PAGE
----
In August last year, I, together with a small group of friends was privileged to attend the annual Umkhosi woMhlanga (Reed Dance Festival) which is held at the Enyokeni Royal Palace near Nongoma, KwaZulu-Natal. It is traditionally the occasion when the Zulu king chooses a new bride from the Zulu virgins who attend the ceremony. However, King Goodwill Zwelethini seems to have filled his quota and has not taken a new wife for many years now.
In days gone by, the girls would come only from Zululand but, in recent times groups from other parts of KwaZulu Natal and as far afield as Johannesburg, have also attended – including, this year a young English maiden. In the past all the girls who participated were required to undergo virginity testing. This has now become voluntary and those who have been tested proudly wear a coloured bangle as proof of this. Feminist groups have, predictably, raised howls of protest at this practice but the Zulus people themselves see this as part of their culture and simply ignore them. For the festival the girls wear traditional, colourful but very skimpy attire, adorned with some superb beadwork.
The festival starts on the Friday when all the paticipants go down to the river to select their reeds. More importantly, they are accompanied by older women, the chaperones, who instruct them in Zulu traditions and culture. On the Saturday each girl selects her reed, which can be about 3 metres long, at the marshalling point and, in their groups, march up to the King’s iSigodlo where the reeds are presented to him and where, group by group, they dance before him and his retinue. The procession is led by the chief Zulu princess. If any girl’s reed breaks before she reaches the king it is seen as a sign that she is not a virgin. During our visit we noticed several girls scampering back to the marshalling arena to fetch replacements!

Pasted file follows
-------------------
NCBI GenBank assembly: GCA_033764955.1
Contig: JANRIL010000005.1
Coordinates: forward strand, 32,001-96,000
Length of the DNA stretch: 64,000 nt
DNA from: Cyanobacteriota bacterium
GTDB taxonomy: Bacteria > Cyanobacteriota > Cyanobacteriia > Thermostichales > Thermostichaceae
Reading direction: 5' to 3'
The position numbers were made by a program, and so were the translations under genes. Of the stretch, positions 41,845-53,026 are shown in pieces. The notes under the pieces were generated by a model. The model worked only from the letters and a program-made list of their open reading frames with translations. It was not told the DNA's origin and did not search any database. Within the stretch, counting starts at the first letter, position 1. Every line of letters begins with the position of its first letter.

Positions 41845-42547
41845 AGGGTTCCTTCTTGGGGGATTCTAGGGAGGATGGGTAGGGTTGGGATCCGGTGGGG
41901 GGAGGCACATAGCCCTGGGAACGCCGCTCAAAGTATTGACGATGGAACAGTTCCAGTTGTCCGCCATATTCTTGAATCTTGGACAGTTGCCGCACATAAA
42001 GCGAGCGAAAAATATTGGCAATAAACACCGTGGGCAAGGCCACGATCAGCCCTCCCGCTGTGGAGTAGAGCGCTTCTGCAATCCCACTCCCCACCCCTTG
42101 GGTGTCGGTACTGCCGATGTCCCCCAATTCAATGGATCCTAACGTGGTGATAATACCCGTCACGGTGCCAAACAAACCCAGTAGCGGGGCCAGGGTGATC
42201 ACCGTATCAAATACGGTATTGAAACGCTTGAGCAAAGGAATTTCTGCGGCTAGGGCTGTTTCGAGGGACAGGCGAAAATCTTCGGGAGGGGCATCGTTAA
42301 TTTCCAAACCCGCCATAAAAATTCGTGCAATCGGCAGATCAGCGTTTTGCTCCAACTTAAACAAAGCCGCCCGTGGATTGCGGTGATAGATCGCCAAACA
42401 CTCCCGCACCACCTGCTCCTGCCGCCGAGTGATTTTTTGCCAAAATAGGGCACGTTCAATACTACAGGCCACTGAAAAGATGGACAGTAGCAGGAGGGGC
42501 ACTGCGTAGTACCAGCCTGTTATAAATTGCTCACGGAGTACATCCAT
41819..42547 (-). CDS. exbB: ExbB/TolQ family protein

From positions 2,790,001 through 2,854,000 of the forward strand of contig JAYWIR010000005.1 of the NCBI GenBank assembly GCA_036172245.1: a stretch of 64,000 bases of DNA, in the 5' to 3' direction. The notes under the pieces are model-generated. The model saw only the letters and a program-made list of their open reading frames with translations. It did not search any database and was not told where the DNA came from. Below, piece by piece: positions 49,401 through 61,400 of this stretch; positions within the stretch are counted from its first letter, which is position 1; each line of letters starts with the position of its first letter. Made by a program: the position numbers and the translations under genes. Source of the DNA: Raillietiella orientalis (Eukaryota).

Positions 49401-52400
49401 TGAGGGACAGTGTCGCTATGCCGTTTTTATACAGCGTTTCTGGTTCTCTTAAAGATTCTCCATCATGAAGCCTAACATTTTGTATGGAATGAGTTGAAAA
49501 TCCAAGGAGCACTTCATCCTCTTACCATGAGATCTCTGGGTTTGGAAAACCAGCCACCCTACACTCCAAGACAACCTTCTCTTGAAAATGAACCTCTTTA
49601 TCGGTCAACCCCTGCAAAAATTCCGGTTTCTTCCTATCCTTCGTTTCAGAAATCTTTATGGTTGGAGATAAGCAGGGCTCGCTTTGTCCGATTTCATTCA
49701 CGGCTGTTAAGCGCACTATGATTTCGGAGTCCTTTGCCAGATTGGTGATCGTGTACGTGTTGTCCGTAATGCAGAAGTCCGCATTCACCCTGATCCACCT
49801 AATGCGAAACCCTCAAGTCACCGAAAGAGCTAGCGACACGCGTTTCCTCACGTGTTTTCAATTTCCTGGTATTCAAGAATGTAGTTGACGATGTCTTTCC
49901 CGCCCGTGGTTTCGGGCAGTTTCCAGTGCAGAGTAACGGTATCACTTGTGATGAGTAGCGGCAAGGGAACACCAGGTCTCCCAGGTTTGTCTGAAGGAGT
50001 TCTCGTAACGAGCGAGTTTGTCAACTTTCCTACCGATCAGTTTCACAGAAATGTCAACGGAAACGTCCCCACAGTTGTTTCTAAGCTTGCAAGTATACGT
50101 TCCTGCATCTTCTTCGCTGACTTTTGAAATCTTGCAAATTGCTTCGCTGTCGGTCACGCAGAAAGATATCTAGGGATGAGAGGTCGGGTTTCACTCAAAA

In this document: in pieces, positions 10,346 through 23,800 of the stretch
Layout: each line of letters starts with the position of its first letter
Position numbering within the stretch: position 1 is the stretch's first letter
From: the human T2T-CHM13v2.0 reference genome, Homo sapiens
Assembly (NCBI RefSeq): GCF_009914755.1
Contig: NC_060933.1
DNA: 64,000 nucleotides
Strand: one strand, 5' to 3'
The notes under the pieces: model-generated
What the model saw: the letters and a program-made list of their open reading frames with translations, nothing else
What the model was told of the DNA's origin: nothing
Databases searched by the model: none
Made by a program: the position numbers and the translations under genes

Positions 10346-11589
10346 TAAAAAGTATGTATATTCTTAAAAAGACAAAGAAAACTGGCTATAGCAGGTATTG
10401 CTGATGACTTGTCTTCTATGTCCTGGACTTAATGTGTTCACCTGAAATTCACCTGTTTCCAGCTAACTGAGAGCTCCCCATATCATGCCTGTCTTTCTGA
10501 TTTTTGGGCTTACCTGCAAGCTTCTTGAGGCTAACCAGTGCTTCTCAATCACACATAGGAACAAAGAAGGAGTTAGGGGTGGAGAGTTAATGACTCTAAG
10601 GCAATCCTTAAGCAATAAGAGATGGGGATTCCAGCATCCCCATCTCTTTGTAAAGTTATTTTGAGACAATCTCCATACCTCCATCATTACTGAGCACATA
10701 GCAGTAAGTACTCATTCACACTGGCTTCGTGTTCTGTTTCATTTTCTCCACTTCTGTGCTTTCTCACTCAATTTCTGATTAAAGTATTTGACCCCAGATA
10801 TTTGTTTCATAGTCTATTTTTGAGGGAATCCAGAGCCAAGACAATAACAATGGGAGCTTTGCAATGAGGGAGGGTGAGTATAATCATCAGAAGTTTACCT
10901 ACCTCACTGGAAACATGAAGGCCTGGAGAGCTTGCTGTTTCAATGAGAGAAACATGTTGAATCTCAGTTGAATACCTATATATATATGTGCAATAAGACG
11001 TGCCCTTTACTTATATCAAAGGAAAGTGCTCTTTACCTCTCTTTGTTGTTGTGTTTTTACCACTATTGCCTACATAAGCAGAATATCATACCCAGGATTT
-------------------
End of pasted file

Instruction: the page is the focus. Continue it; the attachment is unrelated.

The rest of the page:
Whilst we didn’t count them, we were told that more than 40 000 girls attended this year. If nothing else, this is a ringing endorsement of the morality of the younger generation of Zulu people.
It is a colourful vibrant festival, attended by perhaps 60 000 to 70 000 Zulu people and yet there were only a handful of pale skinned onlookers. Those of us that did attend were made to feel most welcome by a people proud of their cultural traditions and eager to showcase them to their visitors. If you would like to make the trip to this spectacular event, click on “Contact” on this website and I will be happy to help.